LNG as ship’s fuel

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Wartsila and ENGIE in MOU on small-scale LNG

NOVEMBER 7, 2016 — Wärtsilä has signed a Memorandum of Understanding with French multinational energy company ENGIE, to develop solutions and services in the small scale LNG business sector. The cooperation covers

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New design LNG bunkering vessel gets ClassNK AIP

OCTOBER 20, 2016 —Classification society ClassNK has issued Approval in Principle (AIP) for a 7,500 cu.m LNG bunkering vessel designed by South Korean shipbuilder Hanjin Heavy Industries & Construction Co., Ltd. The

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Shell and Carnival sign LNG fueling agreement

OCTOBER 3, 2016 — Shell Western LNG B.V. (Shell) has signed a supply agreement with Carnival Corporation & plc to supply liquefied natural gas (LNG) to fuel two of the world’s largest

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UECC takes delivery of first LNG-fueled PCTC

SEPTEMBER 30, 2015 – European short sea operator United European Car Carriers (UECC), has taken delivery of the world’s first LNG-fueled Pure Car and Truck Carrier from Kawasaki Heavy Industries Ltd.’s NACKS

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LNG bunkering: GTT concept tanker puts the pressure on

Granted Approval in Principle by classification society Bureau Veritas, the bunker tank uses tanks with a GTT Mark III Flex Cargo Containment system operating up to a pressure of 2 barg to deliver LNG as ships’ fuel. Combining the membrane containment system with the ability to store LNG at pressures up to 2 barg allows the bunker vessel to have a higher capacity and increased operational flexibility.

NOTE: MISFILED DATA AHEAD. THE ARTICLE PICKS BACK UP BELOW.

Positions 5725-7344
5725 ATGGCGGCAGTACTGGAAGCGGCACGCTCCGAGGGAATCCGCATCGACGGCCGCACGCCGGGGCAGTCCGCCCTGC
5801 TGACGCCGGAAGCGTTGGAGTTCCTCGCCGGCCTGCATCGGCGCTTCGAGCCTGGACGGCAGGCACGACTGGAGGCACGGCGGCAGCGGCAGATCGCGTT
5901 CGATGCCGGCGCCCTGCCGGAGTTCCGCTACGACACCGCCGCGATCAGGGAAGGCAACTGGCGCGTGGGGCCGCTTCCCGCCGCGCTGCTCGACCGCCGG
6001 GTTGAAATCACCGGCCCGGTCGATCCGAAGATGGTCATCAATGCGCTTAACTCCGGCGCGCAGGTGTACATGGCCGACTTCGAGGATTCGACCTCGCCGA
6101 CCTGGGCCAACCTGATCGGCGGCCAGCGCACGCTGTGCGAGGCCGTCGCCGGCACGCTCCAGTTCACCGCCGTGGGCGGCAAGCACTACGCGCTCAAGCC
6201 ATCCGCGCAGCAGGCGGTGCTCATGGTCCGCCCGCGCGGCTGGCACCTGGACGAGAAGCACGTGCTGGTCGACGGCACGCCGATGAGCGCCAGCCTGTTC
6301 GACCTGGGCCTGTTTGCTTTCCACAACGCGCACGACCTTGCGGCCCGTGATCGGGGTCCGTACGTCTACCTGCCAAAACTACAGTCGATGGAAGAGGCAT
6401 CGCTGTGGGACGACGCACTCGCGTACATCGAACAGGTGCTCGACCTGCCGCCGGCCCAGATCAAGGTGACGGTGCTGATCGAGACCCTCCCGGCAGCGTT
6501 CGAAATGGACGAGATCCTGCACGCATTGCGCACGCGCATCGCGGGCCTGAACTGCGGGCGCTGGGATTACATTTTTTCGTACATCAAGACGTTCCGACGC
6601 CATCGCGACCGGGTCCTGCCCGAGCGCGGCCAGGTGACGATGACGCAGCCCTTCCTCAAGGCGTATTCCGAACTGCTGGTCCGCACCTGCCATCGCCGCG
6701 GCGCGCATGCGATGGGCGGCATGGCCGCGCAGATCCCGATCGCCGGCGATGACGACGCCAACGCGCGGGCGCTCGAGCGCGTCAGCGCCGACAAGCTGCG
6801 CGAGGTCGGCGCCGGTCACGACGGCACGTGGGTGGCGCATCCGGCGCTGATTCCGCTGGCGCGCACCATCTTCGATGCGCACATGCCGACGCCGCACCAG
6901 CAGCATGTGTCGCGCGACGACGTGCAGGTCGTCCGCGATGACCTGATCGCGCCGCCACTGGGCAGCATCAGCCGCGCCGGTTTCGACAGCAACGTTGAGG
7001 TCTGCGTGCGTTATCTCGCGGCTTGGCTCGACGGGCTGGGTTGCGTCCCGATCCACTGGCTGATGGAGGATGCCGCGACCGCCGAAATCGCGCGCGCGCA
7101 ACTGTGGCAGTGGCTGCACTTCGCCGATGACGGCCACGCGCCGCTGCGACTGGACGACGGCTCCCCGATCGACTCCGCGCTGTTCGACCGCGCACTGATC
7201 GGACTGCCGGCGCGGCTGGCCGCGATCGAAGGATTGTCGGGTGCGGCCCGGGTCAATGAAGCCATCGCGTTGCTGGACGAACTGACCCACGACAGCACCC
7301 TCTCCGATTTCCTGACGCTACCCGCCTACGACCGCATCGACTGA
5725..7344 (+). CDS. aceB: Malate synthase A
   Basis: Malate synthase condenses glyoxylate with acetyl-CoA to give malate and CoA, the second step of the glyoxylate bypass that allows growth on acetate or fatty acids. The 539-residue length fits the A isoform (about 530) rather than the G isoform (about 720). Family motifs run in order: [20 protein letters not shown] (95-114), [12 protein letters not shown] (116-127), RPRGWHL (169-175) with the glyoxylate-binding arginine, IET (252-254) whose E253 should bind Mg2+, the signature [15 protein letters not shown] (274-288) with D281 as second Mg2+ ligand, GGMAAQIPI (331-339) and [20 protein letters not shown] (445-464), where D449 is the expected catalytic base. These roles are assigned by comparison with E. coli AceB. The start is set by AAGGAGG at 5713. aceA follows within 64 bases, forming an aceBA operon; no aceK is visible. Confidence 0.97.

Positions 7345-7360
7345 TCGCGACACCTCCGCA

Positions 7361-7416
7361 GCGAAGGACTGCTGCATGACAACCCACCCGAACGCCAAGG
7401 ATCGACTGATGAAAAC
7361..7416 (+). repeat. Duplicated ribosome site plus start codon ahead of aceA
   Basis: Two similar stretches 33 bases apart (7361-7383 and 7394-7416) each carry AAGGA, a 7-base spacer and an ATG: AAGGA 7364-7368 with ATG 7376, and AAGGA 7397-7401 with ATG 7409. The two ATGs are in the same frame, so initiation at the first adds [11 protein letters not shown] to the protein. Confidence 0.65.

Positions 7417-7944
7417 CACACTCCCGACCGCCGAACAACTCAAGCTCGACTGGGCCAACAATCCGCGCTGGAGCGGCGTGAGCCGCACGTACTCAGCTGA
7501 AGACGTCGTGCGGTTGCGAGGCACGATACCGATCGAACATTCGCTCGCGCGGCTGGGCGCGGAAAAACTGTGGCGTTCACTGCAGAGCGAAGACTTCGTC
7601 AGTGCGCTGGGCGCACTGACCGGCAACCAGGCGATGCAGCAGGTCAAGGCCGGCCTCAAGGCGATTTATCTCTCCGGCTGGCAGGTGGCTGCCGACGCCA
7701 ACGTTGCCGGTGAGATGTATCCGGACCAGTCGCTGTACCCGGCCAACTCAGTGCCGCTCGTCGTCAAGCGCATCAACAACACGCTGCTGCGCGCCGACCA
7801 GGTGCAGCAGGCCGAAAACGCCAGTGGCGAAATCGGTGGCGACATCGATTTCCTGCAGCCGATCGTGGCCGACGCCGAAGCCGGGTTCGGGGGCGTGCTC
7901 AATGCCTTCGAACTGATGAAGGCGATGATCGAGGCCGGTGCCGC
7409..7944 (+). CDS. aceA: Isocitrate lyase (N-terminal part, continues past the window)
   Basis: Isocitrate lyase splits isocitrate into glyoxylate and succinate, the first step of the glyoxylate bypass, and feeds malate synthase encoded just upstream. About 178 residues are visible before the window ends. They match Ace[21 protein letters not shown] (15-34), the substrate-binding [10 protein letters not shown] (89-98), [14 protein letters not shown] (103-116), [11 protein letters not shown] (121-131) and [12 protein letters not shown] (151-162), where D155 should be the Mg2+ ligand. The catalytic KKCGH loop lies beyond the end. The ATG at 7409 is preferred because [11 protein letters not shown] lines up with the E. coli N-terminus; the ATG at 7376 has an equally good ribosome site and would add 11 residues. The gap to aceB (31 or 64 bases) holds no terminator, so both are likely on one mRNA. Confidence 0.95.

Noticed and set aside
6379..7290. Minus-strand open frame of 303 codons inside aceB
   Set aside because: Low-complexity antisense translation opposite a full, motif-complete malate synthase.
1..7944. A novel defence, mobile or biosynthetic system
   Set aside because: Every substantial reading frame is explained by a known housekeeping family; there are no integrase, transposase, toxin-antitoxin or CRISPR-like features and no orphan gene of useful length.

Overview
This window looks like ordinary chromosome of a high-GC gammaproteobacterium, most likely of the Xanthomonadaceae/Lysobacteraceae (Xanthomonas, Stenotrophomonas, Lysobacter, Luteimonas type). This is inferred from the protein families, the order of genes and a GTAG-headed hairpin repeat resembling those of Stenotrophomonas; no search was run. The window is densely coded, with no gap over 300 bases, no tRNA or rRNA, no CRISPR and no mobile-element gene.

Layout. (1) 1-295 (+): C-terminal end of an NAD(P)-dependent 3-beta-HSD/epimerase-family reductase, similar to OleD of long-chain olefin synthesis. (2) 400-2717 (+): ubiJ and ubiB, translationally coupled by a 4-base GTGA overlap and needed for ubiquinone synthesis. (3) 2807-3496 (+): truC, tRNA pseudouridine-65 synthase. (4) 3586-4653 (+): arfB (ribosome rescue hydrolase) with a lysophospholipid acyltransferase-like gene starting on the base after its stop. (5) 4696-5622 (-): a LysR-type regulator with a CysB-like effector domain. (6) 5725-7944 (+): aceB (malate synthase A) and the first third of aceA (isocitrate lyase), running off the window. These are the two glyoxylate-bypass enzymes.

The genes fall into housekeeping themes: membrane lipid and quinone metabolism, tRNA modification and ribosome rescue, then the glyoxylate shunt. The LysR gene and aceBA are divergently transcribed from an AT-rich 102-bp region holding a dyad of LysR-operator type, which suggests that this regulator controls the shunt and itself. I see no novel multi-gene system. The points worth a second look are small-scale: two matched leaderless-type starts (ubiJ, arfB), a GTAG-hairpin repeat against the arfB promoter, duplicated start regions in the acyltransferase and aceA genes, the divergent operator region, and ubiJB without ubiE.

“Practical LNG bunker tankers are the key to building a viable LNG supply chain on which to develop LNG as a ship’s fuel,” says Philippe Donche-Gay, Executive Vice President and head of BV’s Marine and Offshore Division.”This pressurized membrane tank concept from GTT means LNG bunker tankers can manage Boil Off Gas (BOG) better and increase loading and delivery flow rates. Our studies show it is both safe and practical. We look forward to seeing the concept taken forward to a new construction.”

Under GTT’s system. the BOG management during loading and bunkering operations is made more flexible because of the wide vapor pressure operating range. Vapor can be buffered and condensed in the tanks to help the fueled ship or feeding facility handle the vapour. Condensation may be performed by spraying LNG into the vapor phase.

The higher pressure also means that during voyage and stand-by mode, the duration before gas pressure in the bunker tanker’s tanks reaches the upper limit is longer. This improves the holding time when BOG is not being consumed and reduces the use of reliquefaction plant, diminishing costs.